Wednesday, April 17, 2024
Whidden Hospital in Everett, as part of Cambridge Health Alliance, stands to add staff and draw more patients in a partnership with Beth Israel Deaconess Medical Center.

Whidden Hospital in Everett, part of Cambridge Health Alliance.

Lower-paid service and clerical workers at a unit of Cambridge Health Alliance have won a minimum starting wage of $15 an hour, their union announced Thursday. The union, 1199SEIU United Healthcare Workers East, hailed the agreement as a victory in a national campaign to raise the minimum hourly pay for low-wage workers to $15.

The union contract covers 230 employees at Whidden Memorial Hospital in Everett, one of three hospitals in the Alliance, along with Cambridge Hospital and Somerville Hospital. The workers hold positions such as certified nursing assistants, food workers, housekeeping staff, clerical employees and medical interpreters. The previous starting wage was a little higher than $13 an hour, union spokesman Jeff Hall said.

The $15-an-hour minimum takes effect July 1 and applies to current employees and new hires, Hall said. In addition, workers will get raises of at least 2 percent each year over the next three years, and a one-time $750 bonus immediately, he said.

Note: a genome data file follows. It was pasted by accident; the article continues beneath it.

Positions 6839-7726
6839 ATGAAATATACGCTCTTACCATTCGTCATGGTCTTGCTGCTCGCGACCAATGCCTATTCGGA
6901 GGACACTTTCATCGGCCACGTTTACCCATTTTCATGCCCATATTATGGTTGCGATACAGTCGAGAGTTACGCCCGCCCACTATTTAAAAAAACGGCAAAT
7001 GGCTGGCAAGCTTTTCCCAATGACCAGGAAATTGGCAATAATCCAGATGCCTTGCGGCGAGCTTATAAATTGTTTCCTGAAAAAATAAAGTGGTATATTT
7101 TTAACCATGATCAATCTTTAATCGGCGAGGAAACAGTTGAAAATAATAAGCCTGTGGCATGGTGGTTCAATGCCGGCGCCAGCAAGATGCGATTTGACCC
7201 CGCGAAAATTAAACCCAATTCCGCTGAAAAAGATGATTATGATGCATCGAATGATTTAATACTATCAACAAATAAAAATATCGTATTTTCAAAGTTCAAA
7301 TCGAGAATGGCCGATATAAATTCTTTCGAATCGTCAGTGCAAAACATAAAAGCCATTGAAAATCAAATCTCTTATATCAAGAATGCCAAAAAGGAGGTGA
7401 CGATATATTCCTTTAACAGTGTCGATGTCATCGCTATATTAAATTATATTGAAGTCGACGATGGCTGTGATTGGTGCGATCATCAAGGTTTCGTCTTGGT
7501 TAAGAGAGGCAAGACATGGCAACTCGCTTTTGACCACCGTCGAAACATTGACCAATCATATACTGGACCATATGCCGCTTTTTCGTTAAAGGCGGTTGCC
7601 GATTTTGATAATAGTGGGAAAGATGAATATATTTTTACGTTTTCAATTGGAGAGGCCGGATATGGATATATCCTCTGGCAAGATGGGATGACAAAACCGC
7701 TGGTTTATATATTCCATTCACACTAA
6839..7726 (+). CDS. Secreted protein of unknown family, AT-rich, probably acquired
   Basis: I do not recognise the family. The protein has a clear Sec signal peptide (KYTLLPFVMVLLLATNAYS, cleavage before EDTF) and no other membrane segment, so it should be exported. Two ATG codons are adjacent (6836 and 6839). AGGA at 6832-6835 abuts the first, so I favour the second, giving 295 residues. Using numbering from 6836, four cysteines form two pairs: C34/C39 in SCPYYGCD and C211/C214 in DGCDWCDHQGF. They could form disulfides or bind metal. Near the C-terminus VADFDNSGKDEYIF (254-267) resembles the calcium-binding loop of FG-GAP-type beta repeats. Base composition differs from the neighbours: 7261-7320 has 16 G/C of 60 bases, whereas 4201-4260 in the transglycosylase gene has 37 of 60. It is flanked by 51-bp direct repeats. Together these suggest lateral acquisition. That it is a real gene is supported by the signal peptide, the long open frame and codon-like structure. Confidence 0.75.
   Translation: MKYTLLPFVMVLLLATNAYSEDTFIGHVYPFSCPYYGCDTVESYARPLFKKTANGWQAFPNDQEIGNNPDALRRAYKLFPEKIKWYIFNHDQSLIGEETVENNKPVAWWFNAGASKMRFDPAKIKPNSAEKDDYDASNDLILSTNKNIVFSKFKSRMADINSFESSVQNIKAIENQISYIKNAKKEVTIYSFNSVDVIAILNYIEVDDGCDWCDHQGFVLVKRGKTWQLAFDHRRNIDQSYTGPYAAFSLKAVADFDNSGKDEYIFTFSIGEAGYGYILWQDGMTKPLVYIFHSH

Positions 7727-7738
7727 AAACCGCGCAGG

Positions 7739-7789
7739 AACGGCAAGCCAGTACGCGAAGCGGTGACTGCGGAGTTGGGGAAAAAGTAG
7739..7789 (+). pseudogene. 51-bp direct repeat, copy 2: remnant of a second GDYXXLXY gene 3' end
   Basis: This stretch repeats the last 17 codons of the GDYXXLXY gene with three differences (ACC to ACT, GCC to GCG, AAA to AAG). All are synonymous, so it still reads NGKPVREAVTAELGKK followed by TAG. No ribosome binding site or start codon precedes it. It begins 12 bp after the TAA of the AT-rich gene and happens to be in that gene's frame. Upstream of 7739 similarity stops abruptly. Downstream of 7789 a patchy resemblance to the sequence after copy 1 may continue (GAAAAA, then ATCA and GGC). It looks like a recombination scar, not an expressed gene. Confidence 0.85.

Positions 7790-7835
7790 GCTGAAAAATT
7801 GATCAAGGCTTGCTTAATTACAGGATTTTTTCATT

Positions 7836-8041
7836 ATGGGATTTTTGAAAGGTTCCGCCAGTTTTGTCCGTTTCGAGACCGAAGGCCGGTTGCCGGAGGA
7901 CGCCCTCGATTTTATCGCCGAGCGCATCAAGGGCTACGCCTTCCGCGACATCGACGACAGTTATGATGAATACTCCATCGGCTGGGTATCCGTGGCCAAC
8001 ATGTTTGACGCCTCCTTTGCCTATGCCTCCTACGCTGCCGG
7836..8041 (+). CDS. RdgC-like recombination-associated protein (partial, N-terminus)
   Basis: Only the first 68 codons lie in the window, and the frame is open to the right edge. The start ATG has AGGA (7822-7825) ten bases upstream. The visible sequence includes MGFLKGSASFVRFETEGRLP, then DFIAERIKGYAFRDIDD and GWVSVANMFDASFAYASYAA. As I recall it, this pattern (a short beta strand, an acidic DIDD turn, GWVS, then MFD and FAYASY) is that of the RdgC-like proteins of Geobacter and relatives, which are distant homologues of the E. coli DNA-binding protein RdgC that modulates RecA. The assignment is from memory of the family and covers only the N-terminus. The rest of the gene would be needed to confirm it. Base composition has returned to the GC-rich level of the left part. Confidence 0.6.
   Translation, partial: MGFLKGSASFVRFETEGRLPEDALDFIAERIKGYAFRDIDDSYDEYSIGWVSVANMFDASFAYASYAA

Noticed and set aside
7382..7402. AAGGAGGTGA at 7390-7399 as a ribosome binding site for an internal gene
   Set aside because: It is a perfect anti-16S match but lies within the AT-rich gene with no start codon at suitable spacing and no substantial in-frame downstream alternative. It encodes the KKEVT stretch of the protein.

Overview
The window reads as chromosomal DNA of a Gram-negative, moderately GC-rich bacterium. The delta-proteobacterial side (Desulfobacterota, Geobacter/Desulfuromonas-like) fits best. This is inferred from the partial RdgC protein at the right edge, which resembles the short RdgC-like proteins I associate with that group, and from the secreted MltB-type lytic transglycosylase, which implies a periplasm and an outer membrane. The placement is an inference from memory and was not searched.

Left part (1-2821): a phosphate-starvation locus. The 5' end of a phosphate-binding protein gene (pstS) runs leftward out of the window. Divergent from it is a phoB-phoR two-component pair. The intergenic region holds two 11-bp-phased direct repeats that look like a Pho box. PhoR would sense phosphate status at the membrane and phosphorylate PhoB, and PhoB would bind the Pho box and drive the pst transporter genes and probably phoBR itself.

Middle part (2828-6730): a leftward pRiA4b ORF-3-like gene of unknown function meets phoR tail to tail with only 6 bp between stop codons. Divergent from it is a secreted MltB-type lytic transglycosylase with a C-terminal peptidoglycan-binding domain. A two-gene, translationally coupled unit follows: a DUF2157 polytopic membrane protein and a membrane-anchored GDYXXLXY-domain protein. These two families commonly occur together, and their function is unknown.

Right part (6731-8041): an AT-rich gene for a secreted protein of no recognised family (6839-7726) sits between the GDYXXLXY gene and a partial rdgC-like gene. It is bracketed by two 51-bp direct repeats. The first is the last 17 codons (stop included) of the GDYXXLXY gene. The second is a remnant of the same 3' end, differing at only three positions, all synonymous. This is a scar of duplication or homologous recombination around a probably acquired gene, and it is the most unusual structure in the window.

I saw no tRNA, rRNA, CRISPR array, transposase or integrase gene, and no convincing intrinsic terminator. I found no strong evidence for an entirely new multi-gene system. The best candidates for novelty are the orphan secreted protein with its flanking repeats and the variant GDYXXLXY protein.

The Fight for $15 campaign, endorsed by 1199SEIU and other unions, started with fast food workers and has spread to home care providers and retail employees. Many, especially in the fast food industry, have walked off their jobs in one-day shutdowns to bring attention to their demands and the plight of workers who don’t earn enough to support themselves or their families.

David Cecere, spokesman for the Alliance, declined to comment on specifics of the agreement  “while we have negotiations pending with some of our other unions.”  He said in general that the Alliance is “constantly looking for ways to fairly compensate our employees while ensuring that we are appropriately allocating resources to allow us to continue our critical role as a safety net hospital system.”

The health care system, which has been struggling for years to earn a profit, is the state’s second-largest provider of care to people on Medicaid and those without insurance. “Though labor costs are typically among the largest expenses for health care providers, our financial challenges are linked largely to inadequate reimbursement for key services,” Cecere said.

The last contract for the Whidden Memorial workers had expired June 30, 2013, but was extended while the Alliance and the union negotiated. Under the new contract, employees will get the $750 bonus to compensate them for the year without any raises or step increases tied to their time at the hospital, Hall said.

In January, workers will get either 2 percent more pay or a step increase, whichever is more, he said. In June, the new $15 hourly minimum goes into effect. In addition, union members will get a 2 percent increase but no step increase, and for the last year of the three-year agreement, they will get a step increase or 2 percent, whichever is more, Hall said.

The new agreement also requires Alliance managers to give 30 days’ notice of any layoffs, compared with a two-week notice mandate in the previous contract, Hall said.